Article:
HCA Looks Like apparent diamond size
Diamonds are cut and polished to maximize carat weight. By squeezing a deeper cut into the next highest cost bracket, achieves a higher sales price.
This results in a smaller spread and reduced optical performance, with peripheral light leakage a casualty. Negative spread stones invariably appear smaller than lighter well-cut diamonds with the same spread.
‘Spread’ is a factor that allows comparison of the diameter of a diamond to that having a standard of 6.44mm for a 1.00ct round diamond calculated as:
Spread = (D/(6.44))^3 – C where C = Weight of diamond (ct) and D = Diameter of diamond (mm).
Sample diamonds were chosen to calibrate the effect of edge or peripheral leakage. Virtual images of the scanned stones were produced using 3D models entered into DiamCalc™ ray tracing software. Images were generated in Cosine lighting; a dark observer head with maximum illumination fading to dark at the horizon with no illumination below the girdle. The black and white images (without dispersion) were generated in face-up and tilted intervals. Pixel intensities were recorded along 360 radial axes and used to determine the brightness or darkness of a diamond’s periphery.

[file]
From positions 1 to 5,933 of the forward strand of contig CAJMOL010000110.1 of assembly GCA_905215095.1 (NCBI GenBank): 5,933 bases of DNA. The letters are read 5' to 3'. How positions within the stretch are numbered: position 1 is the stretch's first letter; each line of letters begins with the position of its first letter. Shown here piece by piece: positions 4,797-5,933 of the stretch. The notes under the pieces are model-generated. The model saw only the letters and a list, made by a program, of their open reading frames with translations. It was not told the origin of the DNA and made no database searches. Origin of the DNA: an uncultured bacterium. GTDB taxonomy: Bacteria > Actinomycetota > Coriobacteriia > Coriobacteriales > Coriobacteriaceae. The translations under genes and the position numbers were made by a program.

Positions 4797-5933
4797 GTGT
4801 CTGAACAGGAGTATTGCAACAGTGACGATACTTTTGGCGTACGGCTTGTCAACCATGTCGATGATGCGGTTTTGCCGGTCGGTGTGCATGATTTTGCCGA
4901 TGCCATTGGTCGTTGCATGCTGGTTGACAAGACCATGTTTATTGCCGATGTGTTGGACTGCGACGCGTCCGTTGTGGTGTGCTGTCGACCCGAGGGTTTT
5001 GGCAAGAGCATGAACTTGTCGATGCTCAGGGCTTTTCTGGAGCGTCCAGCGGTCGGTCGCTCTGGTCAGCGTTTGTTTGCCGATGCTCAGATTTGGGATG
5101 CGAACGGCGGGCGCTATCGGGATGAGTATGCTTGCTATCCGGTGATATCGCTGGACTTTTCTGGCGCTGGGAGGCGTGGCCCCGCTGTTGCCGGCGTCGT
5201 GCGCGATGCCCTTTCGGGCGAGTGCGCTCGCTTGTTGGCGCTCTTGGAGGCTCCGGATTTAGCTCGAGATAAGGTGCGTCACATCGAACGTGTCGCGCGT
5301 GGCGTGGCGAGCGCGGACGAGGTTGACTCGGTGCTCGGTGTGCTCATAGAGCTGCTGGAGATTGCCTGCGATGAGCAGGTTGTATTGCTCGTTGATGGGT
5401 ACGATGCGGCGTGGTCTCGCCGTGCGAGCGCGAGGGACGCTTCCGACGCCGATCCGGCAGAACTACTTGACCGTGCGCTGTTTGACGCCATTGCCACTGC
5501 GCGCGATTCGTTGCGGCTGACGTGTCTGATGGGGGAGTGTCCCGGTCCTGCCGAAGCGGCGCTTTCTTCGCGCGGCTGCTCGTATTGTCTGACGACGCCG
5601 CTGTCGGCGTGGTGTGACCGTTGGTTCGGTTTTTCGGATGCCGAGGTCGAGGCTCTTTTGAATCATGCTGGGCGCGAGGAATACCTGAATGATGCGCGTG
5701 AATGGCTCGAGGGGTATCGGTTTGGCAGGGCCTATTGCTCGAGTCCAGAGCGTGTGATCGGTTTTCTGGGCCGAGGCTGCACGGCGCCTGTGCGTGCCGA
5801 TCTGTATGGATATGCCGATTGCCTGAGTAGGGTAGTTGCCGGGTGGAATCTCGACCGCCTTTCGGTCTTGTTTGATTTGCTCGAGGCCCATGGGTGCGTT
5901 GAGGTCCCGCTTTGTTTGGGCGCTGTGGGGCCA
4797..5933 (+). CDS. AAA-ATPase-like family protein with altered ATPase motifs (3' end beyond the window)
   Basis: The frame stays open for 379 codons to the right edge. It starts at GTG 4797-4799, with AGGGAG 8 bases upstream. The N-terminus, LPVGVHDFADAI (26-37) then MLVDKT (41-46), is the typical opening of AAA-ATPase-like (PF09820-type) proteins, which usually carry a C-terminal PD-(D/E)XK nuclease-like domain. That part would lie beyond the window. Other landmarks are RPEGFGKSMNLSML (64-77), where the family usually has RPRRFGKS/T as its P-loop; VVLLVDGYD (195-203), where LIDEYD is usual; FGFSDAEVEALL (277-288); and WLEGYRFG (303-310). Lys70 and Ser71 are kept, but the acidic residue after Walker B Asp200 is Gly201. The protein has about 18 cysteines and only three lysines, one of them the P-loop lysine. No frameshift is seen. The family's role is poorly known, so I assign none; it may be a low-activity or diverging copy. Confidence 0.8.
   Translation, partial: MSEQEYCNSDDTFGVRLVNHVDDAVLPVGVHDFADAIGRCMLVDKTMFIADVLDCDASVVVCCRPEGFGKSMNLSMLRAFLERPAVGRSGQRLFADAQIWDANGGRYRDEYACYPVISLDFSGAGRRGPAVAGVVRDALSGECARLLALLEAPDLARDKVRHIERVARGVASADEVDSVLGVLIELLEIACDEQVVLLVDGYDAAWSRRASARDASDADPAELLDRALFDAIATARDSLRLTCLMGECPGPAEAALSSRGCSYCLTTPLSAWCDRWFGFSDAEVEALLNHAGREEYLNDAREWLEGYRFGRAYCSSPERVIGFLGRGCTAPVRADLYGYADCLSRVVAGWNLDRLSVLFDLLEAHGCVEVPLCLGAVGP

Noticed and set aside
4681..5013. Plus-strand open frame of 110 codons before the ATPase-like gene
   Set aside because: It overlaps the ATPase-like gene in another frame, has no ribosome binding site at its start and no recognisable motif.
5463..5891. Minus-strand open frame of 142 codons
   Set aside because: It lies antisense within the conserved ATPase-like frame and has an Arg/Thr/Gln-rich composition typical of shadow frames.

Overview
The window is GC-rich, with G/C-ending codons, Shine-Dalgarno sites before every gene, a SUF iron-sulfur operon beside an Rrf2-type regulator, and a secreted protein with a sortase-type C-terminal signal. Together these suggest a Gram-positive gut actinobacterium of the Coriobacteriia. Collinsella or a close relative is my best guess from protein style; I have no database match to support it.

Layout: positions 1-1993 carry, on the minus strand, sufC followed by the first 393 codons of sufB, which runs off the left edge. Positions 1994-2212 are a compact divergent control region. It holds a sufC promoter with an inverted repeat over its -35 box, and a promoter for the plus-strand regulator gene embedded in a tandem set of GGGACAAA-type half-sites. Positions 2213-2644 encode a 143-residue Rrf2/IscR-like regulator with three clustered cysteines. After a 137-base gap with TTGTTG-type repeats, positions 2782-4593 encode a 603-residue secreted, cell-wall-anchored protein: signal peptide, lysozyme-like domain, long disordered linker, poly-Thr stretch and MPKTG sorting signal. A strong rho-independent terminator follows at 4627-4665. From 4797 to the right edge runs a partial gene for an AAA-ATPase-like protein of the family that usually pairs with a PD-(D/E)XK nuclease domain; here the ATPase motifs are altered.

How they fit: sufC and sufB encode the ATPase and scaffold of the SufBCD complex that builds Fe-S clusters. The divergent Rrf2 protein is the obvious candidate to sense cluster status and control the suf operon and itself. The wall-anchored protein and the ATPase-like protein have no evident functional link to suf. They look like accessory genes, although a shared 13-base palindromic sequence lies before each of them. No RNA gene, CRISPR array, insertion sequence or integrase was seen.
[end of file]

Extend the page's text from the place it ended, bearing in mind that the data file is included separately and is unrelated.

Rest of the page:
Several thousand such images were created and their peripheral brightness computed. The rounded data from a GIA or AGS report is used to estimate peripheral leakage of a diamond under consideration. This method is less accurate than a real 3D-scanned model.
In addition, a small bonus was added to both HCA and Looks Like results for diamonds with better symmetry and a penalty for stones with worse than “Very Good” symmetry.
In the future scanned models will enable ‘Looks Like’ size of fancy shape diamonds to be calculated. Most fancy cuts have even worse spread to weight ratios than round diamonds and most have terrible peripheral leakage.
The additional carat weight and dimension report data enable a more accurate spread to be calculated than in the current version of HCA.